Wapiti 01: Westland Wapiti I J9102 was used to test various engines during its career and was never issued to any operational unit.

Wapiti 02: Westland Wapiti II J9237 was initially sent to Canada for cold weather trials on loan to the RCAF for 60 months.

Wapiti 03: Westland Wapiti J9410 of No. 30 Squadron in flight.

Wapiti 04: Westland Wapiti J9410 (see also photo 03) of No. 30 Squadron taken on the ground this time.

Wapiti 05: Westland Wapitis of No. 28 Squadron in flights, with in the forefront J9481.

Wapiti 06: Westland Wapiti IIA J9506 of No. 28 Squadron in flight.

Wapiti 07: Westland Wapitis J9595, J9631 and J9634 of No. 55 Squadron flying in formation.

Wapiti 08: Westland Wapiti J9619 of No. 30 Squadron in flight.

Wapiti 09: Westland Wapiti J9630 of No. 84 Squadron in flight.

Wapiti 10: Westland Wapiti J9634 of No. 55 Squadron in flight.

 

Wapiti 11: Westland Wapiti J9719 of No. 60 Squadron in flight.

Wapiti 12: Westland Wapiti J9754 of No. 1 SFTS (India) being towed in 1940. This Wapiti is coded PT-F (the individual letter F is painted just behind the engine)

Wapiti 13: Westland Wapiti J9835 of No. 84 Squadron in flight.

Wapiti 14: Another shot of Westland Wapiti J9835 taken from another angle.

Wapiti 15: Westland Wapitis of No. 84 Squadron, J9844 being in the forefront.

Wapiti 16: Westland Wapiti J9857 of No. 601 Squadron.

Wapiti 17: Westland Wapiti K1125 of No. 55 Squadron in 1936. It was coded ‘B3’.

Wapiti 18: Westland Wapitis K1143, J9856 and J9617 of No. 601 Squadron flying in formation.

Wapiti 19: Westland Wapiti IIA K1148 of No. 601 Squadron in flight. It would be later sold to the RCAF as 508 in January 1936.

Wapiti 20: Westland Wapiti IIA K1261 of No. 1 SFTS (India) in 1939 in flight.

Wapiti 21: Westland Wapiti K1291 of No. 27 Squadron ready for take-off. This Wapiti survived until 28.05.42 when ran into soft ground while taxying and tipped up.

Wapiti 22: Westland Wapiti IIA K1300 of No. 27 Squadron warming up its engine before another routine flight.

Wapiti 23: Westland Wapiti IIA K1338 of No. 604 Squadron taken during a very low altitude flight.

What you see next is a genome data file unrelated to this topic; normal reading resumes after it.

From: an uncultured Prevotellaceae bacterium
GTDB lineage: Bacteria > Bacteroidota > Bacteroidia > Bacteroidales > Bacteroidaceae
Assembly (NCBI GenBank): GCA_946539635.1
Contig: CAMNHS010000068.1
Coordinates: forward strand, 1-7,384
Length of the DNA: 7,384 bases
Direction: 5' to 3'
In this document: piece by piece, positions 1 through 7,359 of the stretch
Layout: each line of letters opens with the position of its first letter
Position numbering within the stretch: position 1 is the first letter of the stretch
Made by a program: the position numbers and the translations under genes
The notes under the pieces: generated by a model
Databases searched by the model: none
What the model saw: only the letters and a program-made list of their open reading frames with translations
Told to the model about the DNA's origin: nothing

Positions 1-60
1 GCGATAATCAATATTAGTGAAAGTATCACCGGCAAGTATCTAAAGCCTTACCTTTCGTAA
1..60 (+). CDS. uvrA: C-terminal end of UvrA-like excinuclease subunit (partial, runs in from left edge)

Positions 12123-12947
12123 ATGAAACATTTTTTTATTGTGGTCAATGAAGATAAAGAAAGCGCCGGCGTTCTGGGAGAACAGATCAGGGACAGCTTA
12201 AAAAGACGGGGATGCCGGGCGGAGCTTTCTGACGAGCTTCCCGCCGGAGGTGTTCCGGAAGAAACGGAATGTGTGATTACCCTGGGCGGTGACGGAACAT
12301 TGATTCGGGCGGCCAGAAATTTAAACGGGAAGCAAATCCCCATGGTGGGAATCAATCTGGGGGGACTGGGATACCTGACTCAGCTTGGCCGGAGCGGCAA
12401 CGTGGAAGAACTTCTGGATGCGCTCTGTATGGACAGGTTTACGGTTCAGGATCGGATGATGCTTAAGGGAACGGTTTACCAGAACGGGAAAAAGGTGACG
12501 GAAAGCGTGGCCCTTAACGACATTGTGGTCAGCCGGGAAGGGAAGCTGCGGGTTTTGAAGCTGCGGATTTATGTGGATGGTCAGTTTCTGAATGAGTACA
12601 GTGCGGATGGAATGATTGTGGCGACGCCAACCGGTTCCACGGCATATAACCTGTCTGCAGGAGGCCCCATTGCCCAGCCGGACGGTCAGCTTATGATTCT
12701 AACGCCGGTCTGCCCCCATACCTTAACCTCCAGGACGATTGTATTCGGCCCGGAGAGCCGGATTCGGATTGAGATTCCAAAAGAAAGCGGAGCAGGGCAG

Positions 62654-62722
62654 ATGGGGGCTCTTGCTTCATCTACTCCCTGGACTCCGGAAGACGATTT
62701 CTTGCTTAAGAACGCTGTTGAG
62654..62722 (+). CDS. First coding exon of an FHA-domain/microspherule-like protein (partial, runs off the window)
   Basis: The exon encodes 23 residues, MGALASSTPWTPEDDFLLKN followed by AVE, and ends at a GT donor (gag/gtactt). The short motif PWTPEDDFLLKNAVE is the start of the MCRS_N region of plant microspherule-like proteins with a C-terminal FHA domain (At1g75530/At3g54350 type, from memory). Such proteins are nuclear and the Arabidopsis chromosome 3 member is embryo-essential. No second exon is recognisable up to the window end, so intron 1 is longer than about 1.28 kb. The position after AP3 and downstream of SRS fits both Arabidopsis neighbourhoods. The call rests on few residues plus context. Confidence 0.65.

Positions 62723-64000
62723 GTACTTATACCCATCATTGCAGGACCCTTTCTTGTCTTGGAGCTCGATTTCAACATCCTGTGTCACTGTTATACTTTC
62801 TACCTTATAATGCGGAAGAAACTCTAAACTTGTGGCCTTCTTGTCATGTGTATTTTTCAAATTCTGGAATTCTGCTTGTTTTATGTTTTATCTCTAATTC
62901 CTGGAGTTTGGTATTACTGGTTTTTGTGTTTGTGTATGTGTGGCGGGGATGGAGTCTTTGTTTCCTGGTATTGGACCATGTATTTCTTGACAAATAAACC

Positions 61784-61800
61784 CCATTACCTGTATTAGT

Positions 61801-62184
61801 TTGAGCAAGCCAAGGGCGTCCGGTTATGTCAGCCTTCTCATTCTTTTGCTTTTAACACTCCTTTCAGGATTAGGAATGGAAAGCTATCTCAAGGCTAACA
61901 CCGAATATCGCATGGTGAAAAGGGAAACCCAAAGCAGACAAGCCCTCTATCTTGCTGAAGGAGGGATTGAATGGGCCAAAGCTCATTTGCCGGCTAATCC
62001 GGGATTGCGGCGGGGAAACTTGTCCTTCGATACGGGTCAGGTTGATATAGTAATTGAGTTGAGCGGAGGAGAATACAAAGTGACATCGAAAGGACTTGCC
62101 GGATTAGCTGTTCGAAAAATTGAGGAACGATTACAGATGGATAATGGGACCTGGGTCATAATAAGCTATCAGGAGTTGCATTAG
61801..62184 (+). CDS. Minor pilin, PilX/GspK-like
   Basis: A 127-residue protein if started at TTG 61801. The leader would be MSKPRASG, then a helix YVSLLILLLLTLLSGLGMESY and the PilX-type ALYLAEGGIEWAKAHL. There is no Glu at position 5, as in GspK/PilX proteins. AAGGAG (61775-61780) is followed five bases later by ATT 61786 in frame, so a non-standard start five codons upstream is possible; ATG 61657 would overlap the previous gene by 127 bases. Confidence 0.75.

Wapiti 24: Westland Wapiti IIA K1343 of No. 605 Squadron in flight. It crashed in forced landing on 11.11.34.

Wapiti 25: Westland Wapiti IIA K1348 of No. 605 Squadron banking to the right. This Wapiti was later converted to Wallace configuration as K3569.

Wapiti 26: Westland Wapiti IIA K1369 of No. 501 Squadron in flight.

Wapiti 27: Westland Wapiti IIA K1391 of No. 55 Squadron.

Wapiti 28: Westland Wapiti VI, a dual control trainer, K2241 of No. 604 Squadron in flight.

Wapiti 29: Westland Wapiti IIA K2289 of No. 27 Squadron in flight.

Wapiti (RCAF) 71: Westland Wapiti IIA 508 taken in flight. Delivered in March 1936 it was formely K1148 of the RAF. It was the first RCAF Wapiti taken on charge.

Wapiti (RCAF) 72: Side view of Westland Wapiti 508 on the ground.

Wapiti (RCAF) 73: Westland Wapiti IIA 513 (formely K1326). Delivered in March 1936, it ended its career as an instructional airframe at Trenton.

Wapiti (RCAF) 74: Three Westland Wapitis of the RCAF, with from left to right, 543 (ex-J9870), 510 (ex-K1318) and 542 (ex-J9869). They were used by No. 3 (B) Squadron, RCAF at that time.

Wapiti (RCAF) 75: Westland Wapiti 508 on skis seen after a minor accident.

Wapiti (RCAF) 76: Westland Wapiti 540 (ex-J9617) which ended its career as 513 (see photo 73).

Wapiti (RCAF) 77: Westland Wapiti 512 (ex-K1326) delivered in May 1937 served the RCAF until being struck off strenght in March 1941.

November 2016: Bristol Bulldog – 32 photos

Each photograph is offered at a 300dpi res/13x8cm size making them available for a very good quality digital print.

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Photo 01: Bristol Bulldog J9568 of No. 3 Squadron.

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Photo 02: Bristol Bulldog J9574 of No. 3 Squadron.

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Photo 03: Bristol Bulldog K1678 of No. 23 Squadron.

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Photo 04: Bristol Bulldog K1080 was the second production aircraft of the second batch and was delivered in January 1930. It would serve with No. 17 Squadron.

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Photo 05: Another view of Bristol Bulldog K1080.

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Photo 06: Bristol Bulldog K1085 in flight.

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Photo 07: Another view of Bulldog K1085.

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Photo 08: Bristol Bulldogs of No. 17 Sqn with K1081 leading the section in the forefront. It was lost in an accident in May 1931.

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Photo 09: Bristol Bulldog K1088 with No. 17 Sqn markings.

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Photo 10: Bristol Bulldog K1638 of the Air Gunner School

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Photo 11: Bristol Bulldog K1641 of No. 54 Squadron.

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Photo 12: A section of three Bristol Bulldogs of No. 23 Squadron flying in formation with K1587, K1678 and K2151.

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Photo 13:  A trio of No. 41 Squadron Bulldogs in flight.

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Photo 14: A trio of No. 17 Squadron Bulldogs taking-off with K1671 in the forefront.

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Photo 15: Bristol Bulldog K2142 of No. 17 Squadron.

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Photo 16: Six No. 19 Squadron Bulldogs flying in formation.

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Photo 17: Bristol Bulldog K2159 of No. 19 Squadron.

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Photo 18: Another view of Bulldog K2159 while serving with No. 17 Squadron.

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Photo 19: Bristol Bulldog K2184 of No. 41 Squadron.